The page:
Experiences like those pushed the Pittsburgh Foundation and other groups, including the United Way of Allegheny County, the county's Human Services Department, the Forbes Funds and the Hillman Foundation, to launch a new effort Wednesday called Neighbor-Aid. The unique emergency fund, fueled with an initial $700,000 in grants, will offer bridge financing to agencies dealing with the sudden boom in assistance requests.
The fund -- called "a safety net to the safety net" by Joyce Rothermel, of the Greater Pittsburgh Community Food Bank -- will provide assistance to nonprofits in four broad categories: food, housing, utilities and transportation.
The Brashear Association, with food pantries in the South Side and Arlington, served 752 people in November, up from 546 in September. It fed 50 percent more families than usual this Thanksgiving. Though it is only a small agency with two family case managers, it has guided $90,000 in energy assistance to clients this year, a threefold increase from the $28,700 last year.
It has had trouble keeping its food pantries stocked and been forced to close its Kaufmann House pantry in Arlington a few times, turning away people new to the food lines, executive director Hugh Brannan said.
Calls for help with mortgage delinquency problems have jumped 50 percent the last six months at Action Housing, Downtown. The emergency heat restoration service it provides from mid-November through March usually helps about 700 families the entire winter, but in four weeks it has already handled 325 cases, according to executive director Larry Swanson.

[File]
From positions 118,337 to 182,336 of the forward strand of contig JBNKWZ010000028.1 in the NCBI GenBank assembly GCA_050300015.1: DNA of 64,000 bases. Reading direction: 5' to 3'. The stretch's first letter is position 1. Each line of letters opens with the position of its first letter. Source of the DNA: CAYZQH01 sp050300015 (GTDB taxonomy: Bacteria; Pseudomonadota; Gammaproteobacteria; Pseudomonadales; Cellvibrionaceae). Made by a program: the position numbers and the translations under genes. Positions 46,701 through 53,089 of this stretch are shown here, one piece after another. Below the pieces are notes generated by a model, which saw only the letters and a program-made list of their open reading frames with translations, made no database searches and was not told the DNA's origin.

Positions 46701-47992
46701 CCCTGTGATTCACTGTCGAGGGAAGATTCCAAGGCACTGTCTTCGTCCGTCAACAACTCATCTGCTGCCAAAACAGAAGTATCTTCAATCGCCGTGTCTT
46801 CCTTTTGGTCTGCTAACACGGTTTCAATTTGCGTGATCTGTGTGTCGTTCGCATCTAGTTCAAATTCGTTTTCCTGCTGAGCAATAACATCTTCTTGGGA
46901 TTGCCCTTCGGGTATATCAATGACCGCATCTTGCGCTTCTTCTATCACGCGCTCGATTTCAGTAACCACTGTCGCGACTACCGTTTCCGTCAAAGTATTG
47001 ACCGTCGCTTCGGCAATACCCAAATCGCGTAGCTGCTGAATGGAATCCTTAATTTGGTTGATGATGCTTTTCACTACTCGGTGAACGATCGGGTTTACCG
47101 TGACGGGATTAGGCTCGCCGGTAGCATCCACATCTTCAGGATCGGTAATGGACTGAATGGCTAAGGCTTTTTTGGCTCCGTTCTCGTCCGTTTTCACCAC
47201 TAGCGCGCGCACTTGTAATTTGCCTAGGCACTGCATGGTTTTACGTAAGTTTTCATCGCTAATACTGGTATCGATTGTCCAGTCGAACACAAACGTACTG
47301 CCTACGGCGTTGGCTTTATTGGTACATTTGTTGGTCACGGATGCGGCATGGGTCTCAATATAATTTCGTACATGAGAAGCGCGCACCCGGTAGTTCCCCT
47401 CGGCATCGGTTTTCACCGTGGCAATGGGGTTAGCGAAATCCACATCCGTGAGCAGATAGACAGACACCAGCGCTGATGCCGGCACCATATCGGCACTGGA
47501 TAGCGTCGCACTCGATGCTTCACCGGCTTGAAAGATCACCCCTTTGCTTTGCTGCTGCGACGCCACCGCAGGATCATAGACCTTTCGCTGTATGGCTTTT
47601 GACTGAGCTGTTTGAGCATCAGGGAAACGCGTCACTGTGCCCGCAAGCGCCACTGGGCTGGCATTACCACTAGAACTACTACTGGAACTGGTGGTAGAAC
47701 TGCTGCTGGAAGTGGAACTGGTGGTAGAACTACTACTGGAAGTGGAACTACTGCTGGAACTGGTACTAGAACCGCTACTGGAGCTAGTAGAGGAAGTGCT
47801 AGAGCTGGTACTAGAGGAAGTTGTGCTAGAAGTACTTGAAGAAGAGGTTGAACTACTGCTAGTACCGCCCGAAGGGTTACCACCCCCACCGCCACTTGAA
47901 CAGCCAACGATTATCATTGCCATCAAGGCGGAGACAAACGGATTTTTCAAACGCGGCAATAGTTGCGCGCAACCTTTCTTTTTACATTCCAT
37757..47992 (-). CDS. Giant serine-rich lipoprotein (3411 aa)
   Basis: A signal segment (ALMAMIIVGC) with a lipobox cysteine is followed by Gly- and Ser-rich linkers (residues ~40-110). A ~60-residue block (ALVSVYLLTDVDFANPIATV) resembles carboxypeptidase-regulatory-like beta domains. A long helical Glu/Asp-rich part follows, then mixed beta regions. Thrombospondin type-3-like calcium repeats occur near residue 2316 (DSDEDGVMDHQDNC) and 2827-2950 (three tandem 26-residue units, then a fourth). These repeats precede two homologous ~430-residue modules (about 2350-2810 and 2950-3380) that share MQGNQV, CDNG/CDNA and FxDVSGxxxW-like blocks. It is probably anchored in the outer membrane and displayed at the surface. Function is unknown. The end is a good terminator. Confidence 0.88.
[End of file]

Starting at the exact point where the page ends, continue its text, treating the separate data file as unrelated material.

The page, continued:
The Society of St. Vincent de Paul in Manchester has already spent 90 percent of its utility assistance funds. The individual donations it relies on every Christmas season are down -- even from wealthy donors, due to hits to investment portfolios -- and it isn't picking up as much used furniture as usual because donors aren't buying new living room and dining room sets.
The society budgets $60,000 annually to buy recycled mattresses. Less than three months into its budget year it has spent almost half that, director Fred Just said. "Something can always be put off. You don't need a new dining room or other new furniture, but you always need a bed to sleep on," he said.
Nothing is put off like transportation, even though it is a basic need inexorably linked to the others.
At Travelers Aid of Pittsburgh, requests for bus passes from the working poor -- those not entitled to assistance under government guidelines -- are up 40 percent this year, from people struggling to get to work, job training and interviews. Requests for bus passes are up 18 percent among those seeking mental health, drug and alcohol services.